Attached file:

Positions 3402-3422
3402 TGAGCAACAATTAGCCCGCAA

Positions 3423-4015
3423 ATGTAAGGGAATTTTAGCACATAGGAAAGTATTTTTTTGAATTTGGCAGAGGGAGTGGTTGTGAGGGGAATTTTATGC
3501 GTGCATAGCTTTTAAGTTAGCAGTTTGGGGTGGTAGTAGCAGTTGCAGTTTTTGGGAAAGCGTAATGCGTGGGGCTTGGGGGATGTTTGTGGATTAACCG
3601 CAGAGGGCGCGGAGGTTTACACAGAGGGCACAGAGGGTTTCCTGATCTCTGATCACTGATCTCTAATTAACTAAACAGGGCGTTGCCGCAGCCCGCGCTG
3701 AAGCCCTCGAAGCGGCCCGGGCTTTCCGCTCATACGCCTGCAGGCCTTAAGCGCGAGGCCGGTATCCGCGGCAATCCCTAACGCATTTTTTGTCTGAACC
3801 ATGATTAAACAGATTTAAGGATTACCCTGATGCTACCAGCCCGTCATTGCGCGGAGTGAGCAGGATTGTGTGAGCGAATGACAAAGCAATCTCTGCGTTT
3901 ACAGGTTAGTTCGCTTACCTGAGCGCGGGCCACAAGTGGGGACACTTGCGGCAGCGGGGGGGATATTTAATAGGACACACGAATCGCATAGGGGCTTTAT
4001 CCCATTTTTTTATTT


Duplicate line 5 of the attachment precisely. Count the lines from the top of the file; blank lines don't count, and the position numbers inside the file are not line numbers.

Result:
3501 GTGCATAGCTTTTAAGTTAGCAGTTTGGGGTGGTAGTAGCAGTTGCAGTTTTTGGGAAAGCGTAATGCGTGGGGCTTGGGGGATGTTTGTGGATTAACCG